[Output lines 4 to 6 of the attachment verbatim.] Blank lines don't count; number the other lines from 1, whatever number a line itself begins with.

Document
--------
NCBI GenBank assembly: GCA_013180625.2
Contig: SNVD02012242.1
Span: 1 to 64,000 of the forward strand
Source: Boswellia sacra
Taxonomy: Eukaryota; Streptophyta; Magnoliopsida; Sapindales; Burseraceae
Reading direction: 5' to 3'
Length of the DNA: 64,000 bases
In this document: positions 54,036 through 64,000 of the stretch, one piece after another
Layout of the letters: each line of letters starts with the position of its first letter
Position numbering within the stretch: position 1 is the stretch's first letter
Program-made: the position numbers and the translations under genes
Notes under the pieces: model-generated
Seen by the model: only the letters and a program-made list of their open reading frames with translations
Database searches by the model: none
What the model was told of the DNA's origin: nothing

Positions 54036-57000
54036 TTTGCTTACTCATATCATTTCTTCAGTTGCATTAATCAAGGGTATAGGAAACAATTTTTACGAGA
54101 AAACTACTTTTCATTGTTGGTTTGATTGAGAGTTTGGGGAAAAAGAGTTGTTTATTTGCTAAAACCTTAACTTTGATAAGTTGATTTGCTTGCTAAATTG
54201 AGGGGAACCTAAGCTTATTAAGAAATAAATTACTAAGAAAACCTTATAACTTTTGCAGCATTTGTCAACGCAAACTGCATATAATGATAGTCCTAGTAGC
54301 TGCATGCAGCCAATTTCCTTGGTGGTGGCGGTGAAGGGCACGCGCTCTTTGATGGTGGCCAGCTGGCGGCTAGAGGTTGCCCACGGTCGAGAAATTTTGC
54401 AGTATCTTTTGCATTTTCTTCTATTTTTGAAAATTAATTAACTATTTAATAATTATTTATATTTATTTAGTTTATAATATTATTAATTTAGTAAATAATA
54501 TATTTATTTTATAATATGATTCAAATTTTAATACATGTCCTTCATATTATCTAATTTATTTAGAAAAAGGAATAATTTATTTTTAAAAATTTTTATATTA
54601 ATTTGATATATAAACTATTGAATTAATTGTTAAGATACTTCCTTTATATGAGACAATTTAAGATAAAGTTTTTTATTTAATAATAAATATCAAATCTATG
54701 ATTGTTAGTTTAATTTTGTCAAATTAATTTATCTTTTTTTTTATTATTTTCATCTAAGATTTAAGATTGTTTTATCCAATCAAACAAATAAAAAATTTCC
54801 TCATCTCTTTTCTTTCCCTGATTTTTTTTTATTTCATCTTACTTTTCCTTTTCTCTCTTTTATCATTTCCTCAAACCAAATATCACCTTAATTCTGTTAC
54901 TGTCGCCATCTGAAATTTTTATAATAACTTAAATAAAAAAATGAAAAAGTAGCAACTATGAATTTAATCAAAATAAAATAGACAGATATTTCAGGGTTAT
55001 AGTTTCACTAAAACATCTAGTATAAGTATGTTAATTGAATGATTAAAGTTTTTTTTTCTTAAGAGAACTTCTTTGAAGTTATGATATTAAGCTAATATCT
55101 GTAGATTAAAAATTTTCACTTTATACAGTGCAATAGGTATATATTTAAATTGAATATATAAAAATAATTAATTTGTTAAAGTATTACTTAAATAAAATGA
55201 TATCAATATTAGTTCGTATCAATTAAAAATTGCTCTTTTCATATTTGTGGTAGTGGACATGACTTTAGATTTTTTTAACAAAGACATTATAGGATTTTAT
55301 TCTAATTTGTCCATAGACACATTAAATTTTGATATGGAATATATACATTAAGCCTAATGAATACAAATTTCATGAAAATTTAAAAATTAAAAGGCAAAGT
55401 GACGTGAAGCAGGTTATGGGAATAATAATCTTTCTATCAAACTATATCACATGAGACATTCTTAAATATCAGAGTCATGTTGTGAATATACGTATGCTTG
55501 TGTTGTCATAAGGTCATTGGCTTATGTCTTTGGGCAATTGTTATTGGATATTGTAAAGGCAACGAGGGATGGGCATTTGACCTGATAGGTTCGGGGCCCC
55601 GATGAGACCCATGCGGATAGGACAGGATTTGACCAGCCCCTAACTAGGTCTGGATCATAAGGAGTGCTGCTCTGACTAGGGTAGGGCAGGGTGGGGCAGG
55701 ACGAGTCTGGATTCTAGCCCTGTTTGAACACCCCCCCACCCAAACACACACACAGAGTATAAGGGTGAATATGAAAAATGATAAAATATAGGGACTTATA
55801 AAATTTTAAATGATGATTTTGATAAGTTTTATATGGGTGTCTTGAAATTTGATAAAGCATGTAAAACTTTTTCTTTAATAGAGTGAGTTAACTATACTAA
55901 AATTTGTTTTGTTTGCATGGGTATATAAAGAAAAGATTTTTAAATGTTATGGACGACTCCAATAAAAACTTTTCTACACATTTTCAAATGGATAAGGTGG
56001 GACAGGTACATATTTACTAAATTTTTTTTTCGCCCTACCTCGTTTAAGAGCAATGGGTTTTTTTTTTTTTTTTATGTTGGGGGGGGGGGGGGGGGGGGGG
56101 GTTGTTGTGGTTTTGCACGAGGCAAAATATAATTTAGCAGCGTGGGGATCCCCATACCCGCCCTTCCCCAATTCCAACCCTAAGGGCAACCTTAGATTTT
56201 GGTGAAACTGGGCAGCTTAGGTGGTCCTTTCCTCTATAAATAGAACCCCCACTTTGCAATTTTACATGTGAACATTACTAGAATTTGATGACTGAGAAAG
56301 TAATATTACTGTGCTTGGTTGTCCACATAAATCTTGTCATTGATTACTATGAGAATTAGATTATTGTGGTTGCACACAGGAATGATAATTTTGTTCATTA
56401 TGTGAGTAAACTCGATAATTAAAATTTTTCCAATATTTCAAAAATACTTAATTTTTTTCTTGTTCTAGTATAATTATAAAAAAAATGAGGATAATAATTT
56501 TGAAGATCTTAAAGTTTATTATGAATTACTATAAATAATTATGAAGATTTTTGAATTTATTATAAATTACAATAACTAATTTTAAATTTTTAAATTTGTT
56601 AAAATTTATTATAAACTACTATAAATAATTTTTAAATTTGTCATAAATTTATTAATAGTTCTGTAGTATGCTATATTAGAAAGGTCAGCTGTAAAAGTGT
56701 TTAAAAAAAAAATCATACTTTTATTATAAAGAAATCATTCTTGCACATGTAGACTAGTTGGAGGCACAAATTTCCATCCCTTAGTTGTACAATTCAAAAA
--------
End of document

Source: Boswellia sacra
Taxonomy: Eukaryota; Streptophyta; Magnoliopsida; Sapindales; Burseraceae
Reading direction: 5' to 3'